LINE1:soilmoist#CC6600:"Soil moisture"

rrdtool graph soil_moisture_d.png --vertical-label "[]" \
--start -1d DEF:soilmoist=database.rrd:soilmoist:AVERAGE \
LINE1:soilmoist#CC6600:"Soil moisture"

rrdtool graph soil_moisture_w.png --vertical-label "[]" \
--start -1w DEF:soilmoist=database.rrd:soilmoist:AVERAGE \
LINE1:soilmoist#CC6600:"Soil moisture"

rrdtool graph soil_moisture_m.png --vertical-label "[]" \
--start -1m DEF:soilmoist=database.rrd:soilmoist:AVERAGE \
LINE1:soilmoist#CC6600:"Soil moisture"

rrdtool graph soil_moisture_y.png --vertical-label "[]" \
--start -1y DEF:soilmoist=database.rrd:soilmoist:AVERAGE \
LINE1:soilmoist#CC6600:"Soil moisture"

Watermark soil moisture sensor circuits need to be calibrated before the system will produce any meaningful results. Therefore the calculation in the above script is limited to converting from a negative to a positive readout, by multiplying with -1. In order to make the calibration you need the minimum and maximum value and afterwards convert to a percentage, i.e. minimum corresponds to a totally dry sensor, and maximum corresponds to a totally wet sensor.

With the raw soil moisture data now available the upload_graphs.sh script needs to be updated to upload the new graphs too:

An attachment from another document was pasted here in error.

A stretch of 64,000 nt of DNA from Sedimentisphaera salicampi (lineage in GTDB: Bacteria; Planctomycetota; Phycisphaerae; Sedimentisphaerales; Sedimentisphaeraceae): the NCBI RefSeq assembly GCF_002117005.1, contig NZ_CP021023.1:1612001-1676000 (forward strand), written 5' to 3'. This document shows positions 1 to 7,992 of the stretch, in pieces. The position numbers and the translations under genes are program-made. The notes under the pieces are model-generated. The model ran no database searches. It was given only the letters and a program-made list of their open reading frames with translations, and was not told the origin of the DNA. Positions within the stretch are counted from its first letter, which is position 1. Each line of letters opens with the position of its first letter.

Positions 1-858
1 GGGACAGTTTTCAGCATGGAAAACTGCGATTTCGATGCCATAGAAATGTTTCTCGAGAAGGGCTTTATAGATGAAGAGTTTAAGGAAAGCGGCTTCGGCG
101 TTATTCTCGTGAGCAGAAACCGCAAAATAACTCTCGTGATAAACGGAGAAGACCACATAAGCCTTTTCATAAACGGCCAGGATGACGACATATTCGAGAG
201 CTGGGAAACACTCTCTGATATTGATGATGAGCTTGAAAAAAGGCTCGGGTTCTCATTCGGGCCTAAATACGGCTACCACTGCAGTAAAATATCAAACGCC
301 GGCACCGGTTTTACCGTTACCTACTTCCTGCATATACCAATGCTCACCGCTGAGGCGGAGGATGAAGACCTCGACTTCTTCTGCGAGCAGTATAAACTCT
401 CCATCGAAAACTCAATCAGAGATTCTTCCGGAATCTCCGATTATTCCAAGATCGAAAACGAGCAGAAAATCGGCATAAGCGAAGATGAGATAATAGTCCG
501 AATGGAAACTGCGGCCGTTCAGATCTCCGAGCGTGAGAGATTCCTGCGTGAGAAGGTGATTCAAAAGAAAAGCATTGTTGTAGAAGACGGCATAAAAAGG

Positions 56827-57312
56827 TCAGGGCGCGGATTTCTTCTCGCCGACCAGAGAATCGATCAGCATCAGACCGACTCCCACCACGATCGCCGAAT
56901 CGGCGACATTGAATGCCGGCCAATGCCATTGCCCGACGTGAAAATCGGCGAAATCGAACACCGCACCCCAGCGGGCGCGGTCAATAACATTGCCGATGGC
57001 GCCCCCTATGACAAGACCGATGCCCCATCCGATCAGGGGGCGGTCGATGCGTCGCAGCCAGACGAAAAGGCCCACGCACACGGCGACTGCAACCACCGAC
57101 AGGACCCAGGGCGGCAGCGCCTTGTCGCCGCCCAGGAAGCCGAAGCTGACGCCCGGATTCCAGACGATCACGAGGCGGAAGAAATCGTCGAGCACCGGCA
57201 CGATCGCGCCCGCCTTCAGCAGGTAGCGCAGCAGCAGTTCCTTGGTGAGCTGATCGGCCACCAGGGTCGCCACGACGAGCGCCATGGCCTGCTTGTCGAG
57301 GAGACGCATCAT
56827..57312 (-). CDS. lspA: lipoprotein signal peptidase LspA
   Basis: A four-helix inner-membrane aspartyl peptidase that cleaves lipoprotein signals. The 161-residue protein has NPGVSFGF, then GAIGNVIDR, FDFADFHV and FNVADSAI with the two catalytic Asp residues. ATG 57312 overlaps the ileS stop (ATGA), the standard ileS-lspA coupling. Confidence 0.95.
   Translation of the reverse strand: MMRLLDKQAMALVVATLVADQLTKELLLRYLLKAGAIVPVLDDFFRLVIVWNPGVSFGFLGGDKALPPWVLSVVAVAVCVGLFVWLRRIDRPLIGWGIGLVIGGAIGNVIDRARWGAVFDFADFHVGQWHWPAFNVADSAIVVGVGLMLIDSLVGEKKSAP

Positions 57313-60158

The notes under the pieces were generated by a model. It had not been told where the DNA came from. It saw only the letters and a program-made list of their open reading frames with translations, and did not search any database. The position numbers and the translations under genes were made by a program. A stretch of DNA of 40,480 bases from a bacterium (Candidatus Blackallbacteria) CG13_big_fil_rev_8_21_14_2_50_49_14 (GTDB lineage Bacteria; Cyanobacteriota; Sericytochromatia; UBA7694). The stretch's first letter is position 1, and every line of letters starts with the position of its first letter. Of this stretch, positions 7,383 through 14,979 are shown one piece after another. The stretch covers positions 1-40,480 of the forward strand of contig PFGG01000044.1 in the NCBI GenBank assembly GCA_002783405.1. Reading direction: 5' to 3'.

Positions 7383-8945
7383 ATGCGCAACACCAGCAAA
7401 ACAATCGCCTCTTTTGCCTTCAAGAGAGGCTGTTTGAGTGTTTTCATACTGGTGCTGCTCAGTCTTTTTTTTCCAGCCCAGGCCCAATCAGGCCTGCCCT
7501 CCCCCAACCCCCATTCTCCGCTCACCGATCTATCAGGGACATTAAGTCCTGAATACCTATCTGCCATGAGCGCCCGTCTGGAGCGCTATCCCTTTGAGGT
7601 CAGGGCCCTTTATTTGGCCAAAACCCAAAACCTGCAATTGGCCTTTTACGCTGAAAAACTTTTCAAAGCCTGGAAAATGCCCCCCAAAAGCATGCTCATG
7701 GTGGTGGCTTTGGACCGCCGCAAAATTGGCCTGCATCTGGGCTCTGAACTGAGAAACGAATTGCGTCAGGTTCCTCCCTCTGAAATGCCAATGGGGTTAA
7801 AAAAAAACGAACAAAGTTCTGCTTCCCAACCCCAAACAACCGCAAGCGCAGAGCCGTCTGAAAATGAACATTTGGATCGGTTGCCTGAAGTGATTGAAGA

#!/bin/bash
sleep 30
lftp -u USER,PASSWORD SERVER <<EOF
cd /temp/
lcd /home/thomas/rrdtool/
put temp_h.png
put temp_d.png
put temp_w.png
put temp_m.png
put temp_y.png
put soil_moisture_h.png
put soil_moisture_d.png
put soil_moisture_w.png
put soil_moisture_m.png
put soil_moisture_y.png
quit 0
EOF

Using the above scripts will produce graphs that contain both the air temperature and the soil temperature in the same graph.

Data from the soil moisture circuit are displayed in another graph:

Note that there’s no unit on the Y-axis because it’s still the raw data coming from the soil moisture sensor circuit. The reason for the fast drop shown in the graph is that during calibration I’m controlling the actual moisture. This is not your usual kitchen table project – it turned into a kitchen floor project ;-) :